David Oliver: Challenges for rural hospitals—the same but differentBMJ 2017; 357 doi: https://doi.org/10.1136/bmj.j1731 (Published 11 April 2017) Cite this as: BMJ 2017;357:j1731
The UK is densely populated. Even Scotland, with only 62 people per square kilometre, pales in sparseness next to Canada or Australia, whose densities are 3.2 and 2.6, respectively.1
Even so, our rural areas face distinct challenges, and the problems facing urban health systems are exacerbated in the countryside: less car ownership, worse public transport, longer travel times to GP surgeries. Practices are smaller and have more difficulty attracting GPs. The hospital is often a long round trip from patients’ homes. Distance makes access to moderate level urgent and ambulatory care crucial, as is rehabilitation or end of life care at or close to home, as well as family and social networks.23
Community hospitals, where they exist, can be used as a hub. GPs, paramedics, allied professionals, and nurse practitioners with enhanced skills and roles are invaluable.4
Rural areas aren’t homogeneous. Alongside bucolic idylls, much rural deprivation exists: social isolation, single occupier households, and unfit housing stock are more prevalent. Rural and coastal communities have a high proportion of older residents, compounded by “urban drift” in younger people.
Much rural deprivation exists: social isolation, single occupier households, and unfit housing stock are more prevalent
It’s harder to attract a workforce to low paid caring jobs. Community practitioners and teams take longer travelling to and between patients’ homes. Funding formulas don’t reflect these additional costs, further disadvantaging rural areas.
And reconfiguration of health services based on urban models risks leaving whole regions without a hospital. Some specialised services clearly benefit from centralisation, but a smaller rural hospital should be able to do a great deal, including level 2 urgent care. In sparsely populated countries such as Australia, hospitals much smaller than the UK’s can provide a wide range of services.5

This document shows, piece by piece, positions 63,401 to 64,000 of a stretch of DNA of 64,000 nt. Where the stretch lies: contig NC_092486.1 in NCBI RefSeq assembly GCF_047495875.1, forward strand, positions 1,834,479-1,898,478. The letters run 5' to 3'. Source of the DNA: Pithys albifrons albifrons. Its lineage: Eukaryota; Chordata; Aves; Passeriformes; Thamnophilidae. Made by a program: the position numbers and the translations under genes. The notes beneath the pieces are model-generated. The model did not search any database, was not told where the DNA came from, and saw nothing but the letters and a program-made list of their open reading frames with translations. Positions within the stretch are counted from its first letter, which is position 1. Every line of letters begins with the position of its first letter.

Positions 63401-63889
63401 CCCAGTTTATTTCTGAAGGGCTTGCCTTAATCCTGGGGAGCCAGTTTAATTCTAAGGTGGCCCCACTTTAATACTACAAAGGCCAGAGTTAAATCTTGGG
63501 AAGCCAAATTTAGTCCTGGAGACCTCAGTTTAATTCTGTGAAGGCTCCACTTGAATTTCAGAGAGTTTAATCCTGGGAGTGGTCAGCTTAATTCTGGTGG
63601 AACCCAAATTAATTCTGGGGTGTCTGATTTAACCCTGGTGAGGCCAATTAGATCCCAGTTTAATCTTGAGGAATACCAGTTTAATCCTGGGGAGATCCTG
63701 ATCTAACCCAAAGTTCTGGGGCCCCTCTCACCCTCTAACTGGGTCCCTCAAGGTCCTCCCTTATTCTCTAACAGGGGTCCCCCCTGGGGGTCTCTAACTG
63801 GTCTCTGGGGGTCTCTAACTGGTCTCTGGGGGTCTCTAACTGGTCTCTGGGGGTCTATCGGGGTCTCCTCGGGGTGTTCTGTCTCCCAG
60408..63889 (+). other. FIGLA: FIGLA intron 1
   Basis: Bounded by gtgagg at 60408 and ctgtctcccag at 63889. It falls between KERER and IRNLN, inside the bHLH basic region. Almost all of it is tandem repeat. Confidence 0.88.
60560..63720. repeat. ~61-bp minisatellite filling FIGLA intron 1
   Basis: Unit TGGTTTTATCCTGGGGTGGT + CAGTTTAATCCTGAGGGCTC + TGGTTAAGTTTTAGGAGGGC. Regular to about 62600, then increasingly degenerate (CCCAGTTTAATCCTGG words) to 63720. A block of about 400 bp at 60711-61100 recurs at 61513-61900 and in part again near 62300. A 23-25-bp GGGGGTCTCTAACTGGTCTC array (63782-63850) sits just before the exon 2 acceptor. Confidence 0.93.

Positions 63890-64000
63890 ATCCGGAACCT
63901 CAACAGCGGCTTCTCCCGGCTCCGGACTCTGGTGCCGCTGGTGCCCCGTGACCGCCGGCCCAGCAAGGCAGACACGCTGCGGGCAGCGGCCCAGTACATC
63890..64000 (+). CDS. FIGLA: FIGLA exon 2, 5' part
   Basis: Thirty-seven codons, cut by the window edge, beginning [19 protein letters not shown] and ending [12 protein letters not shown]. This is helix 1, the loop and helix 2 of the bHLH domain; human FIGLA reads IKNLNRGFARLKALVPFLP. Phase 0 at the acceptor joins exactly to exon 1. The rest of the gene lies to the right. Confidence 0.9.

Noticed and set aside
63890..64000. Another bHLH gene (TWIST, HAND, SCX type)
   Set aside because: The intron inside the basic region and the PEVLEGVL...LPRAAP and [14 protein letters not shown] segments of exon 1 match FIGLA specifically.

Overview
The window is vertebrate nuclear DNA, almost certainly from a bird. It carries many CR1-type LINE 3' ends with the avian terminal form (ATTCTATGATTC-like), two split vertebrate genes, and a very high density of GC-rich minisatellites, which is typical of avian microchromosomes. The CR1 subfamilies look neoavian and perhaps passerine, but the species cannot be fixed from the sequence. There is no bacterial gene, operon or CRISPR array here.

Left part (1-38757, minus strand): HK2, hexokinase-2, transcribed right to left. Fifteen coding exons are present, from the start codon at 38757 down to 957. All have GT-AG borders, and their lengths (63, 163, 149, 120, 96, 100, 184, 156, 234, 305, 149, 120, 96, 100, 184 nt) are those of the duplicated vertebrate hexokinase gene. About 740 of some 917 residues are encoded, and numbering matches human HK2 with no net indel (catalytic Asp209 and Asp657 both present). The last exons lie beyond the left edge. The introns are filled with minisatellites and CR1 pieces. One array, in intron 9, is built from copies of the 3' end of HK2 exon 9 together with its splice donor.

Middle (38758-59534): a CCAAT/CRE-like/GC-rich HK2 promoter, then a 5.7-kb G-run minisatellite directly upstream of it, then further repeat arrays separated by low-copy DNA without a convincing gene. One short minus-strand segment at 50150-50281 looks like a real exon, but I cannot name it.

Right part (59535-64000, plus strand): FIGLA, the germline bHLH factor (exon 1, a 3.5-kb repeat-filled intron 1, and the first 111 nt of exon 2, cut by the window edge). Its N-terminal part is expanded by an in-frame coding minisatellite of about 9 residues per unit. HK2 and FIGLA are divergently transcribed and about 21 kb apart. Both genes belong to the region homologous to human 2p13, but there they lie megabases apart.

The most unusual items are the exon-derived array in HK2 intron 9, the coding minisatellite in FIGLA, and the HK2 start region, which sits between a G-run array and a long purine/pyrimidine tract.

The lower patient volume and smaller peer group can make posts less attractive to subspecialists who want to maintain specialty interest and skills. Parallel rotas for acute, internal, and geriatric medicine, for example, may be unviable.6
There’s a pressing need for confident expert generalists happy to deal with most of what comes their way and for peripatetic hospital clinicians providing clinical support beyond the hospital’s walls. It’s especially hard to attract consultants to these roles, so substantive posts and rotas go unfilled.
Doctors tend to settle in the region where they complete specialist training, often with a family base in the town.7 Medical school places are disproportionately concentrated in big cities, limiting trainees’ exposure to rural medicine.89 Doctor-patient ratios and applications for training posts are higher in the metropolis.
If we want to ensure fair access to care in rural populations, tailored to their unique circumstances, we need plans to tackle these issues. And we have to start by recognising that their needs are the same but different.
Competing interests: See www.bmj.com/about-bmj/freelance-contributors/david-oliver.
Provenance and peer review: Commissioned; not externally peer reviewed.